It is quite possible to return from orbit with a heatshield, science module and pod, but it's tricky without retrograde hold. The slightest deviation from retrograde once drag kicks in (and remember this is surface retrograde, not orbit retrograde, so click on the navball to get it in the right mode) will be almost impossible to recover from. Frankly, the simpler solution is to get your pilots to do one full orbit each, so they gain the skill to use retrograde hold, before attaching the science module to your craft.

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2 hours ago, Plusck said:

I'm a bit confused by the pic, because I can't see a decoupler between the Flea and the science module.

I've tried recreating your craft and the only way I can get it to look like the pic is by NOT having a decoupler, removing the Shroud from the heatshield, enabling staging for heatshield jettison, and offsetting the Flea upwards.

If that is actually what you've done, that stage 1 is actually you getting rid of the heatshield altogether. You'll find it very hard to maintain a retrograde approach on re-entry because (1) if the flea is still attached, it's very light and will act perfectly as draggy feathers to your pointed pod, and (2) once you jettison the HS, your science module is very light and will do exactly the same thing. Plus your science module will probably blow up from excess heat.

It is quite possible to return from orbit with a heatshield, science module and pod, but it's tricky without retrograde hold. The slightest deviation from retrograde once drag kicks in (and remember this is surface retrograde, not orbit retrograde, so click on the navball to get it in the right mode) will be almost impossible to recover from. Frankly, the simpler solution is to get your pilots to do one full orbit each, so they gain the skill to use retrograde hold, before attaching the science module to your craft.

I could swear I have a TD-12 in there between the Flea and the heat shield, but if I missed it then that's a big one on me.  Which is one of the great things about this game - the literal infinite possibilities for putting stuff together and trying to get it to work.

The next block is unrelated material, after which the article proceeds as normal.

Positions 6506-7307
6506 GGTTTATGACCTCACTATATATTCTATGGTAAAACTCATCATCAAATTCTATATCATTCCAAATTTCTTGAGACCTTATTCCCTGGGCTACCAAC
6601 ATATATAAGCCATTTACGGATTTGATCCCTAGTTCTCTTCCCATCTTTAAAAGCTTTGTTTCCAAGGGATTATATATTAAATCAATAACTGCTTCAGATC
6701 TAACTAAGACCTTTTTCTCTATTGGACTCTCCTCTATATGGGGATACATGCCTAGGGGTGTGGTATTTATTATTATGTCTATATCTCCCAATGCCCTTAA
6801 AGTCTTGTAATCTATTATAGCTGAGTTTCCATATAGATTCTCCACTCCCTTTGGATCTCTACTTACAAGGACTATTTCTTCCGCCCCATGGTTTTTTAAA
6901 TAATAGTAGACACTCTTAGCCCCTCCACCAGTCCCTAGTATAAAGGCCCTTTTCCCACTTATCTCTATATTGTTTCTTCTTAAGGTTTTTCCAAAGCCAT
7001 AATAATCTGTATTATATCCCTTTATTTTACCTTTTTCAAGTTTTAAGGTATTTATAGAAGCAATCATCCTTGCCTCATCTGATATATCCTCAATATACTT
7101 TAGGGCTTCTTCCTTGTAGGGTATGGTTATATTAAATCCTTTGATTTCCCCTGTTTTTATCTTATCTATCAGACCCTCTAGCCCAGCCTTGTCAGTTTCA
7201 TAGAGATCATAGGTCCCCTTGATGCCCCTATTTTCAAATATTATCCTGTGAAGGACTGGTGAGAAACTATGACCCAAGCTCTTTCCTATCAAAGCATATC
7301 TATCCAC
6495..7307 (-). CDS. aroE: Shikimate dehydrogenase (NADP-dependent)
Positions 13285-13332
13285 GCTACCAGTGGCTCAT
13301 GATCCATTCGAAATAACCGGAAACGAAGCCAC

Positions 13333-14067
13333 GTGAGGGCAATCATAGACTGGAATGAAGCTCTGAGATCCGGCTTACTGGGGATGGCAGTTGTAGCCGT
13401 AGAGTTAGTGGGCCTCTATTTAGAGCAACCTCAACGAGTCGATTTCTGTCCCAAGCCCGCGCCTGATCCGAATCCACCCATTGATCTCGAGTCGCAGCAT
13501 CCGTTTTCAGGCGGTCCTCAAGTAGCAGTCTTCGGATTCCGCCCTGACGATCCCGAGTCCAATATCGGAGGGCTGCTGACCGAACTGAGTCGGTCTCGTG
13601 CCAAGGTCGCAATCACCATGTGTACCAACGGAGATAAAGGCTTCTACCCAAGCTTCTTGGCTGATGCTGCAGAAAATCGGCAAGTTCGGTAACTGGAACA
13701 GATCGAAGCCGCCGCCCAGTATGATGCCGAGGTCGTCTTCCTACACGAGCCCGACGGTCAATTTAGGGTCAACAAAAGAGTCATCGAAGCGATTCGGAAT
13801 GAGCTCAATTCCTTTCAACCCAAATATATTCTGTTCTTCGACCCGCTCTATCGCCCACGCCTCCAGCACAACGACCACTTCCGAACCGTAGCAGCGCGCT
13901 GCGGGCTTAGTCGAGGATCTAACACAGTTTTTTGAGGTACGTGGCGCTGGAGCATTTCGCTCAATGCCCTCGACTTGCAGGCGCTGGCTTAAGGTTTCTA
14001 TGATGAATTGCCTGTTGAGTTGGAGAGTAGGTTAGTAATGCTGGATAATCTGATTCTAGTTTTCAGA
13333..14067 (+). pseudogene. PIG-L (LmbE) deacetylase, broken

I was going to try adding some radiant heat shields to the science lab, which would not only protect it from the heat upon re-entry, but also provide a bit of weight to keep the ship in retrograde as it re-enters the Kerbin atmosphere.  However, I think I'm going to take your advice and first get Jebediah into orbit for a couple of circles around Kerbin so he can gain the retrograde hold skill before trying to launch the science module again.  I keep forgetting that there is experience to be gained in this game for our pilots, engineers, and science junkies!  But first...I have to let Jeb respawn.  Poor guy died on re-entry last time I launched.  As you correctly predicted, both the science module AND the command module exploded from overheating.  Oh well - back to the digital drawing board!

And before I forget - thanks to everyone for all the help!

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Do you have EVA in space unlocked yet?

If so, just grab up the science, and leave the science bits in space, then de-orbit the command pod by itself. You won't even need a heatshield.

If you don't, I'd prioritize it. Once you have that you'll pretty much never need to re-enter with anything more than a Command Pod again. (With the exception of rescue/part retrieval missions.)

Edited by Rocket In My Pocket
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6 hours ago, Popestar said:

I was going to try adding some radiant heat shields to the science lab,

I wouldn't bother with that. Radiators are good for dealing with heat that builds up gradually and can be dissipated over a long time.

I haven't tried any spaceplanes with the latest couple of versions of KSP. In earlier versions radiators could be useful to stop Mk 2 cockpits from blowing up, since they slowed the heat spike just enough to survive reentry heating. However, for your case I'm not sure it would do any good, certainly a lot less good than a functioning heatshield and good reentry.

And while we're at it, you definitely don't need to weigh yourself down with all of the ablative on the default heatshield. 20% is perfectly enough to survive reentry from anywhere within the Kerbin system. However, if you reduce the ablative you reduce weight, so again think carefully about weight distribution and CoM while you have a science module attached to your craft.
As @Rocket In My Pocket clearly said, going on EVA, taking the science and then just dumping the science module is by far the easiest solution.
Which again shows how varied the possible solutions to your issue are! :D

6 hours ago, Popestar said:

And before I forget - thanks to everyone for all the help!

No need for thanks, I suspect most of the people who respond to such questions live for this ;)

Edited by Plusck
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So I went into orbit without a science module in the hopes of gaining experience with my Kerbal pilot, which would then grant additional maneuvers and coolness....only to find out that in the Science sandbox, which I'm playing, all Kerbs are maxed out on XP already.  The only thing to really do in the science sandbox is to gain science and do research and try out all kinds of different builds for rockets.

My big problem?  Trying to bring unnecessary equipment back to the ground when all I care about is the science points anyhow.  Time to put a TD-12 between the command module and the science lab.  If it turns into space junk, so be it!

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4 minutes ago, Popestar said:

If it turns into space junk, so be it!

It shouldn't.   You'll need to have completed your re-entry burn before jettisoning that section of the craft, so it will also re-enter and burn up. 

 

And what's with using a SRB as your upper stage?  Betcha you'd fly a lot better if you swapped out your 2nd & 3rd stage engines...